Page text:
Lenten Themes

Always, as I prepare for Lent (and there is a big Lenten post coming up with lots of links, reading suggestions etc), I find that there is a common theme that is being put before my eyes -something that I figure I am meant to particularly pray about, work on or discipline myself to, with God’s grace, over the course of Lent.

Now, clearly, I am such a wretched and faulty creature that any headway I do make (and it is scant) is pure gift and not by my own merits. Someone asked me the other day how I can pray so much “and still be such a pain in the ass?” And the answer is, of course, “I pray so much because I need lots of help. I trust that God is not done with me, yet.”

Any improvements are incremental. I’ve learned, over the course of a decade of psalmody, that the Lord works by His own unfathomable and completely trustworthy clock. He sometimes answers instantly, but mostly seems to work even more slowly than the Vatican, yet with perfect timeliness.

What I can say without reservation is that prayer, liturgy, the sacraments -these things have done me nothing but good. I shudder to imagine the glittering holy terror I would be without them.

Remember, last year I seemed to dance between Shadows and Light, the Lent of ’08 was almost unbearably self-revealing.

Neither of those seasons ended up being what I had anticipated, so who knows what this one will bring. But for now two themes have been before me all week, and I am trusting that they are “my” themes for Lent. The first has been a challenge set to nagging at me: “am I not more to you than ten sons?”

To be honest, it scares the hell out of me.

I want to believe this is nothing more than God giving me something to hang onto during Lent: “am I not more to you than ten Hershey Kisses?” “Am I not more to you than ten hours of ‘net surfing?” “Am I not more to you than ten writing gigs?”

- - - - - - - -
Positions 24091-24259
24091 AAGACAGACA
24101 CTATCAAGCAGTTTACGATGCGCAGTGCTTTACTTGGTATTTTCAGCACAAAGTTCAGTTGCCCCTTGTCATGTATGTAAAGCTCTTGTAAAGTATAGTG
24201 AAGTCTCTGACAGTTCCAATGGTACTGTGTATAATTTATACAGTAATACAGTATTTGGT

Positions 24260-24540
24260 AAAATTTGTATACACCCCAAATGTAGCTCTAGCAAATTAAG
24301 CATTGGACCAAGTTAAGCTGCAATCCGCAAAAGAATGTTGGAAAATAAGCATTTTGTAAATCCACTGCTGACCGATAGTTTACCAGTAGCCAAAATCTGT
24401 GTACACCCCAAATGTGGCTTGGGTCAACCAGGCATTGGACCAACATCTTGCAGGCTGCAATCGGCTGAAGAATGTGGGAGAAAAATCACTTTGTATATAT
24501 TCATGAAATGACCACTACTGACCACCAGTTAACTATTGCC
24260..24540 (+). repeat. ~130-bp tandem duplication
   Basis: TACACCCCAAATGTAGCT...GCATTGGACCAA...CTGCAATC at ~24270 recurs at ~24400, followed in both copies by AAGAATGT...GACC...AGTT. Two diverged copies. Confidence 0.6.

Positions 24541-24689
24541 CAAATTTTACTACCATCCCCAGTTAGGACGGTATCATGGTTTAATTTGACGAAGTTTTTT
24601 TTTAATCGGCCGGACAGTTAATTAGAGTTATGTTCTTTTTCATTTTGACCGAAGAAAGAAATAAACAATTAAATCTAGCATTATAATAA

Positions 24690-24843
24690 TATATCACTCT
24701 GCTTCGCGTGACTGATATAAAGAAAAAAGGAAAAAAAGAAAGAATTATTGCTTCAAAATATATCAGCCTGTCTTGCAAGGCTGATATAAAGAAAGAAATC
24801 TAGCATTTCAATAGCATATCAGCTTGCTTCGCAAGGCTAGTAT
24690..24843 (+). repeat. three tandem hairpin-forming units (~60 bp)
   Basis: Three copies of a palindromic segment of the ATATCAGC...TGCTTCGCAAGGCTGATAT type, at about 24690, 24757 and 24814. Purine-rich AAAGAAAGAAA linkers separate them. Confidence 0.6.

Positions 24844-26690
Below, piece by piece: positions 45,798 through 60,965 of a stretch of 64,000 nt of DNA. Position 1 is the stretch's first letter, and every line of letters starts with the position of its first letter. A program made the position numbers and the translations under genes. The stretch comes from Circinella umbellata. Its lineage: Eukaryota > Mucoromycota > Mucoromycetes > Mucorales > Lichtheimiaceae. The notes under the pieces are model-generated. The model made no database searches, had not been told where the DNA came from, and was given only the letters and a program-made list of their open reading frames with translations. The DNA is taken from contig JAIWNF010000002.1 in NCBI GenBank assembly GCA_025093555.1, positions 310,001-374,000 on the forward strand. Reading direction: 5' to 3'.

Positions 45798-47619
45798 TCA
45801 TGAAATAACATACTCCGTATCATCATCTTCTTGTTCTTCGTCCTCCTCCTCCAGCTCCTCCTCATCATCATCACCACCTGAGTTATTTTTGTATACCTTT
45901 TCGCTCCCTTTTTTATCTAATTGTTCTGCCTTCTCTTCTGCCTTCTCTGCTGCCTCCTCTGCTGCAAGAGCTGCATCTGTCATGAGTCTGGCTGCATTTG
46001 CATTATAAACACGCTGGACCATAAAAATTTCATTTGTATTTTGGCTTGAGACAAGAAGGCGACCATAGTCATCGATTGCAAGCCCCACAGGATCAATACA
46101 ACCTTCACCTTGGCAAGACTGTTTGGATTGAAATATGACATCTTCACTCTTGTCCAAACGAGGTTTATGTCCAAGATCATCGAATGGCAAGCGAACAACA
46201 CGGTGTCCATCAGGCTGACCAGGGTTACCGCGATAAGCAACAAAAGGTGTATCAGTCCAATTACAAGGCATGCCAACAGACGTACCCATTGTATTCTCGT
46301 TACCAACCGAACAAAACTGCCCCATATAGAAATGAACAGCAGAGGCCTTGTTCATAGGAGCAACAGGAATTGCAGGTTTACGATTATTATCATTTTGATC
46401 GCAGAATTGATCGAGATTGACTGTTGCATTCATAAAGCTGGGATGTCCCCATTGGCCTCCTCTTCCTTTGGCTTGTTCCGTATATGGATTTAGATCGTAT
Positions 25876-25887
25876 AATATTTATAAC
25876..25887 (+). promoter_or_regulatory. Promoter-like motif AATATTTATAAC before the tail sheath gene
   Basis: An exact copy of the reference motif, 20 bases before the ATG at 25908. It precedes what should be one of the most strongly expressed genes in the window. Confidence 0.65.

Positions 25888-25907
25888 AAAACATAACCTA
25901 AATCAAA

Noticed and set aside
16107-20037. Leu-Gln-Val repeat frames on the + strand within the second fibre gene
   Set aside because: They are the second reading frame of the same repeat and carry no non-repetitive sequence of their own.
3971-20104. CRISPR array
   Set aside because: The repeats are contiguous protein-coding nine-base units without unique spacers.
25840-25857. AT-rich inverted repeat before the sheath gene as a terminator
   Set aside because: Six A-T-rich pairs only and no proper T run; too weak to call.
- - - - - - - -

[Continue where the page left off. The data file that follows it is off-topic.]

I’m sure it will end up going much deeper than that; nothing ends, in Lent, as it begins. So, I step forward in leery trust. God help me.

The other theme began with the Feast of the Presentation, and my enduring fascination with that story, with Joseph and Mary, and Simeon and Anna – particularly with Simeon and Anna’s constant watchfulness. Today in the Office of Readings, we read from Proverbs 8:1-5, 12-36, a lovely reading on the Word (“when he established the heavens I was there…“) that ends thusly:

So now, O children, listen to me;
instruction and wisdom do not reject!
Happy the man who obeys me,
and happy those who keep my ways,
Happy the man watching daily at my gates,
waiting at my doorposts;
For he who finds me finds life,
and wins favor from the Lord;
But he who misses me harms himself;
all who hate me love death.”

Bang! We suspend Ordinary Time on an unambivalent note. I have much to learn. And clearly, I must pay attention.


About Elizabeth Scalia
  • Miriam

    “Am I not more to you than ten hours of ‘net surfing?”

    I’m giving up the internet for Lent. Not what I have to do for work and not emails I need to answer but the internet for blogs and forums and news. That internet.

    i knew it was the right thing to do when the thought first crossed my mind and I was “Oh my, can I do that?”

    I knew then that I have to do that.

    Have a lovely Lent and I will see you when Lent is over.

    Prayers up for your days.

    [Oh, I will pray for your intention; please pray for mine. And let me know what it's like! admin]

  • Miriam

    I will certainly let you know and I appreciate the prayers and I will pray for you.

    I’m actually looking forward to it. It will be interesting. I’m excited.

  • Katie

    I love love love seeing Jesus in the Old Testament. I feel like the Proverbs passage there really has some echoes of John…but then, also Job.

    I was having sort of a hard time getting in the “Ash Wednesday mood”, in part because, um, pitchers and catchers report today…but this helped, so thank you.

    Blessings to you, for a mindful Lent.

  • J

    A few years ago I decided to give up chocolate for Lent (I’m a chocolate-a-day chocoholic). And I whined about it for the whole time. My friend begged me to never put her through that again. The following year I took a different approach. I told myself chocolate, doing without it does not stack up to a hill of beans compared to Christ and what he suffered…..can’t you at least do this? Is this harder than what he suffered? It helped a lot. It is interesting to see that by taking a different look at something, it is easier to bear.

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  • Peter

    Lovely singing on the video.

  • Craig Payne

    What a lovely photo, too. There is nothing so beautiful as the radiance of goodness in one’s eyes.